The course is structured around six modules. You can access the content for each module directly as you wish, although we recommend you progress through the course in order, from modules 1 to 6, for an optimum learning experience.
For each module the core content is outlined in a video featuring one or more of the teachers. Each video is accompanied by a synopsis (text) as well as a more detailed explanation of the key content points. The videos are in Spanish or English. Spanish videos offer English subtitles and English videos offer Spanish subtitles.
For each module you will also be given complementary content for the core subject. This content includes experiences of ocean sailors, opinions from other experts, graphics and other related studies. All of the content has been developed to help you to gain a full understanding of the core subject.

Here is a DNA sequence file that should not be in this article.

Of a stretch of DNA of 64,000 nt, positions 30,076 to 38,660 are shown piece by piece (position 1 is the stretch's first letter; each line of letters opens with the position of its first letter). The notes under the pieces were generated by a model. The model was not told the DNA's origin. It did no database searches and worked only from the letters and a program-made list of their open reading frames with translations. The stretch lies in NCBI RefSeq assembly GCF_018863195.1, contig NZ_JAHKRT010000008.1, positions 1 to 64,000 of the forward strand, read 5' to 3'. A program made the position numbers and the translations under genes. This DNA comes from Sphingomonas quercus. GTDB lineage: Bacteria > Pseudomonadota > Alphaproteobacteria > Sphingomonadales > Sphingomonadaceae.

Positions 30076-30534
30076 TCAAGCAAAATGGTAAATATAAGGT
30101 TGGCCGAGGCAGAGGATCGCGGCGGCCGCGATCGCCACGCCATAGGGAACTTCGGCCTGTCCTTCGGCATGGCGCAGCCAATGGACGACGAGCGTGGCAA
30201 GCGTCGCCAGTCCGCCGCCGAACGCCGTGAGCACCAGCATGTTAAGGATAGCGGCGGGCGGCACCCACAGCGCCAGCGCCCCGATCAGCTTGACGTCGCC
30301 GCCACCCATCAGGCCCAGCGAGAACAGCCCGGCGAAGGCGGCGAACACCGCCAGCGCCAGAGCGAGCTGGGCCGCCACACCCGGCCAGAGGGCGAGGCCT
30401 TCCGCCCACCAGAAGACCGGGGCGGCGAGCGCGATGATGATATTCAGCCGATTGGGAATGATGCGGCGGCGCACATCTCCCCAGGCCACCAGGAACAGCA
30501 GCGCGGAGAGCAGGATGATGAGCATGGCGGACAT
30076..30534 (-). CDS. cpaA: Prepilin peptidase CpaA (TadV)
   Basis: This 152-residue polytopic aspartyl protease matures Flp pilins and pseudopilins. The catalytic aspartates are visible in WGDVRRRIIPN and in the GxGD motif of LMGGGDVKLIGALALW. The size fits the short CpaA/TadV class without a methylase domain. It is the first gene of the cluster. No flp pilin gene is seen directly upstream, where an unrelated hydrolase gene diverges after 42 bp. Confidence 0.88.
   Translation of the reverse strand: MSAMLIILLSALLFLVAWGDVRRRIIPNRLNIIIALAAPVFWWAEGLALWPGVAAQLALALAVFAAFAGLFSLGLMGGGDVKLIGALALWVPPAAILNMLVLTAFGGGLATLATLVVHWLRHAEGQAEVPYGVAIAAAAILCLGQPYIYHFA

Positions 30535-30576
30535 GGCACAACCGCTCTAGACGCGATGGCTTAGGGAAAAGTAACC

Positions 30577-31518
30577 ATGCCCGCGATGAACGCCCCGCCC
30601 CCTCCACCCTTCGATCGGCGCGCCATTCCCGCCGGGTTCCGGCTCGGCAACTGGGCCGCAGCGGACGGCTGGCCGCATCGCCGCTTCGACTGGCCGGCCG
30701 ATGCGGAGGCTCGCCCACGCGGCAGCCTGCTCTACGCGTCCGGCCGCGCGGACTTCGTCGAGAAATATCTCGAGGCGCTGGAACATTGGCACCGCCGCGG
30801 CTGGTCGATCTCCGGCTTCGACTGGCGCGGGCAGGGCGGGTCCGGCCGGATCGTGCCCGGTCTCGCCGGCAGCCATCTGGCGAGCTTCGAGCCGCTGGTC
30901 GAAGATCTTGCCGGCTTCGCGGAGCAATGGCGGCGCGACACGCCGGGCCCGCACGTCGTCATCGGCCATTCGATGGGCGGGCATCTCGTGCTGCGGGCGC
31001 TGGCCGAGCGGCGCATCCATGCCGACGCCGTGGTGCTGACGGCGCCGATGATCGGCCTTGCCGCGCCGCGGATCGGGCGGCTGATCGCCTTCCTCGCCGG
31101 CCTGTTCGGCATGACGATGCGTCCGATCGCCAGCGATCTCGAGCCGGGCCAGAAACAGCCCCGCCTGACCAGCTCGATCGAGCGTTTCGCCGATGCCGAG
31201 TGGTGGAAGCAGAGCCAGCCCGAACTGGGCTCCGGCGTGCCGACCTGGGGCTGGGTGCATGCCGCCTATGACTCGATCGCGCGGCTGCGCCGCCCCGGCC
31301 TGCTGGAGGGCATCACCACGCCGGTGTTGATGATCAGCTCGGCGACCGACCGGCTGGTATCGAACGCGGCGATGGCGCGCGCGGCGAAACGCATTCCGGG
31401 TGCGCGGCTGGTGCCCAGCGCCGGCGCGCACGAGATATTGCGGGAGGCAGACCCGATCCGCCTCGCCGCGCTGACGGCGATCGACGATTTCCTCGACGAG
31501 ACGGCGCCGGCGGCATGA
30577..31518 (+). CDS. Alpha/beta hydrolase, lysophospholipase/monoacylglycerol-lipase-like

Understanding maritime meteorology
The sailor as meteorologist
Ocean regattas and meteorology
Climatology and meteorology in the Barcelona World Race: from the Mediterranean Sea to the Indian Ocean
Climatology and meteorology in the Barcelona World Race: from the Indian Ocean to the Mediterranean Sea
To successfully complete the course, we recommend studying one module per week, with a study time of around 5 hours for each one.
For each module you will be given tests [quizzes] to help you revise the content and self-evaluate your learning.
Certification from the University of Barcelona
When you have completed the course you also have the option to obtain a certificate from the University of Barcelona.